Tomorrow, all of us graduate from Harvard. Yesterday, I had to ask for directions to the bathroom. You see, as a virtual, part-time student, I’ve never been to this place. Four days ago was my first time ever stepping foot on this campus. Oh the places you’ll fiiiiiiiinally go! Place. Together, over the last two years, we’ve redefined the meaning of the word.
Still, let me tell you about some of the literal places I would go while attending Harvard.
I would go… to my guest room where I learned from some of the most brilliant minds in education today. It was there where I confessed to a Zoom room full of strangers that I once waited in line to take a selfie with Dr. Junlei Li at a NAEYC conference. In that same room, weeks later, Junlei gave me feedback on the theory of change that I wrote as a final for the class he co-teaches with Dr. Stephanie Jones, a document I used to set up Early Partners, the school that I now run.
It was in that same guest room where I confronted my own racial identity in Dr. Irvin Scott’s Race, Equity, and Leadership class. I cried with friends all sitting in different rooms, in some cases thousands of miles away, when we learned that Breonna Taylor’s killer would not be charged. We challenged each other to think more deeply about how our identities impacted our leadership and how we can build schools where equity wasn’t just a poster on the wall and an hourlong workshop but the foundation upon which a school is built.
You see, those brilliant minds I mentioned weren’t just on the faculty. It was in that same guestroom where I would be inspired and challenged by my classmates, many of whom were also leading schools, starting nonprofits, or teaching day after day in masks or on Zoom. It was in that place where I came to realize that we weren’t just learning to change the world, we were actively doing it.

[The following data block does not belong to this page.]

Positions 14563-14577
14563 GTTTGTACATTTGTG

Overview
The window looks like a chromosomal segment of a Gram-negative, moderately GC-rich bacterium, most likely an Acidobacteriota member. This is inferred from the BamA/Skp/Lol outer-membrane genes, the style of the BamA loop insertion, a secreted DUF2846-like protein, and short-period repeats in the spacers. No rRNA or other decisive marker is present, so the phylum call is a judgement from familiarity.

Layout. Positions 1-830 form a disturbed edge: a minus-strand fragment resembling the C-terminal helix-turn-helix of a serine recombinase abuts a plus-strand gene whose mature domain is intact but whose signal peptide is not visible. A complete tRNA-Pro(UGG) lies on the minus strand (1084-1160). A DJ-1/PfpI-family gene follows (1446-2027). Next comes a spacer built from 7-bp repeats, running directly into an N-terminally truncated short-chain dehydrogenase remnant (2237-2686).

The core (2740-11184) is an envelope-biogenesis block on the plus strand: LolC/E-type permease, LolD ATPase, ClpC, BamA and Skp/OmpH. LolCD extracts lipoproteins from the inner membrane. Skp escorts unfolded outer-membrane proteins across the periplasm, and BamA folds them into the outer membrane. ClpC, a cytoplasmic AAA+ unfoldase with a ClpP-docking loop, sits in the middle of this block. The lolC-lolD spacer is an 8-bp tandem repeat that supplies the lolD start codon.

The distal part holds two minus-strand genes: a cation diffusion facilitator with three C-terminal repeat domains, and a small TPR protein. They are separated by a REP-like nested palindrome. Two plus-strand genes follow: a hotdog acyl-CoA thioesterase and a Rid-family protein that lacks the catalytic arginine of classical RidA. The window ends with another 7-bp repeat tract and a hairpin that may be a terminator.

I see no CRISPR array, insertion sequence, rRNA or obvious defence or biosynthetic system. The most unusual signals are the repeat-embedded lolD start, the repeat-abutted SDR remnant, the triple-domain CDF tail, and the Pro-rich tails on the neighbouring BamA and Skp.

Oh, the Places We’ll Go…
I would go… to Florida. It wasn’t for a trip to the beach. I started the first week of classes this year in Florida after Hurricane Ida shut down my city and my startup school. During evacuation, I would also go… to my car, with my husband, our two young children, and our 10-month-old bloodhound. On I10, somewhere between New Orleans and Orlando, I completed the first two weeks’ worth of readings for Dr. Meredith Rowe’s class, a class that would later reshape my approach to pedagogy and professional development for Early Partners.
Once home, I would also go… to my closet, my makeshift home office after the fourth class quarantine from one of my kids. It was there, where I got feedback on pitch deck from the Comm Lab, learned that a balance sheet should always be balanced from Jim Honan, and had a Zoom conversation with former Secretary of Education John King.
This collection of places is not the conventional Harvard experience. Yet this place is where we all found our people. Those who dedicate their lives to make every place radically better for the future.
So today, as I look at all of you for the first time in person, I can’t help but think… many of you are much taller than what I was excepting. But in all seriousness, in this time of incredible uncertainty, I am so grateful to know that all of you will be off in your new places, helping others learn how to change the world.